Riding a Wave: On Barbara Guest’s “A Handbook of Surfing

 

An image of Barbara Guest's Selected Poems on a wooden background. ISBN-10: 1557132003
Barbara Guest’s Selected Poems (ISBN-10: 1557132003)

Barbara Guest instructs me on the deepest level in her serial form poems. One can hardly think of an interconnected serial of Guest’s without thinking of The Türler Losses (what a great book!), but I first encountered “A Handbook of Surfing.” A smaller, self-contained serial poem, this handbook illuminates the lineage and logic of Barbara Guest’s poetry.

The repetition of images in the poem, the elongation of a moment pulled and re-experienced whispers Stein and this debt to modernism. Unlike Tender Buttons, Guest’s time isn’t tied to a prose poem or a grammatical trick for insistence (rather than repetition), but each tableau makes up a another turn in repetitive elongation and the waves of the water lap over and over. The moments gather and fold, as waves that fold, and the whole poem reaches toward length like Alice growing taller. “I’ve read a poem about surfing and now time has been stretched. I’m stuck in a moment, catching a moment.” Moment after moment that forms the serial is a new repetition of a moment held and folded as waves tumble and pleat.

The lines of the poem are often broken before the breath catches a stop, Guest halts the breath and pushes it back with the tide of her lines. Ends topped and full phrases are seldom there to surf all the way these long pipelines of words that curl around and reach a true apex. But even further than the breath that is rolled back and forward, to and from the shore—Guest positions the poem is a free form flow that jumps and flows from left to right on the page. The water of words also move to and from on the page, mimicking the breath, mimicking the sea, mimicking the body of the surfer picking a point to ride and flow on.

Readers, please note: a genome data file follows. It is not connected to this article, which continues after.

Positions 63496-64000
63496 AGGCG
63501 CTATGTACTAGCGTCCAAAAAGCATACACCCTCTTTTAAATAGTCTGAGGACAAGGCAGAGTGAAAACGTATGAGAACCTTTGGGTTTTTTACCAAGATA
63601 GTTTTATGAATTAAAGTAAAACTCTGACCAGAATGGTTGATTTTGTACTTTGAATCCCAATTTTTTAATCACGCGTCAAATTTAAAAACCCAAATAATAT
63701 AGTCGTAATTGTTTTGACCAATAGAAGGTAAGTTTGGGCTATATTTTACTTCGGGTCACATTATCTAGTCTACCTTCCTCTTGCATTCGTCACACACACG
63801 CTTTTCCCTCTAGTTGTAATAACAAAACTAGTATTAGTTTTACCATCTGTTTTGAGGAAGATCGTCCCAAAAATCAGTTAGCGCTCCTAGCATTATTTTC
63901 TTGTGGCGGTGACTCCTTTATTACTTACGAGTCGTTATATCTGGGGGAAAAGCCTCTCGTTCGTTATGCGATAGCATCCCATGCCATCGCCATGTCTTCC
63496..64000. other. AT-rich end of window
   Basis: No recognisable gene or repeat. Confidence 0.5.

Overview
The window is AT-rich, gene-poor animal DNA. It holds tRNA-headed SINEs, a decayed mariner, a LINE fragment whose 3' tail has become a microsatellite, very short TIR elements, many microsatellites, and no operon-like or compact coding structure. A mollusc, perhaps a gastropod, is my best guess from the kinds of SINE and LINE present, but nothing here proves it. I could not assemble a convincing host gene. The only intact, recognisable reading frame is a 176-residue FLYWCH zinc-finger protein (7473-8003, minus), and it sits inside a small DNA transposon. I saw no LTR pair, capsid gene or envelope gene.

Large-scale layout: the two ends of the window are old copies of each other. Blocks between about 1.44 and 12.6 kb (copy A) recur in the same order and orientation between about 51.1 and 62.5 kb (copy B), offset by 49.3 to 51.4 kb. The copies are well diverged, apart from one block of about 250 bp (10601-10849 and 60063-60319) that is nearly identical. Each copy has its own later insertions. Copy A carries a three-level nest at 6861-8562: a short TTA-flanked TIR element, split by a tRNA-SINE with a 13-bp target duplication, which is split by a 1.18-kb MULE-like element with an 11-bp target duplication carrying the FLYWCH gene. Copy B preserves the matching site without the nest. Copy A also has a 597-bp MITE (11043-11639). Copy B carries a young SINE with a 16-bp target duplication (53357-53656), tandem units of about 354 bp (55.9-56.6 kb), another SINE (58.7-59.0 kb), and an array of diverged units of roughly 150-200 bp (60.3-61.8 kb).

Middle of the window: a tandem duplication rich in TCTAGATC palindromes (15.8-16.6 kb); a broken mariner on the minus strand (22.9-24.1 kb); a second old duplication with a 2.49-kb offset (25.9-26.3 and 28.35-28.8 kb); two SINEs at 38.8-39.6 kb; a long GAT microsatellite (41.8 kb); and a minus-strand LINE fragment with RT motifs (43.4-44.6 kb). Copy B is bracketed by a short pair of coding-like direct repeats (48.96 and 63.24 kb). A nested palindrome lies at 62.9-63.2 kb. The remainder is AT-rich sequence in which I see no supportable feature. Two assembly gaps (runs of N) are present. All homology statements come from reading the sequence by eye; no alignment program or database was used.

Something about the strokes of her pen, the redoubling and glazing of images, the turns in form to underline the rolling content and mimics the image of the title all points to the importance of painting on Guest’s work. The splatters of Jackson thrown over and over to produce the collaged effect of the poem and the painting. The glazing and layering of repetition that cries of Rothko. The importance of the image nailed and forced to move or repeated in the movement of a triptych as in Bacon. Sure, Guest is indebted to modernist literature. She is also indebted to modernist painting. She is in conversation with art, without categorization.

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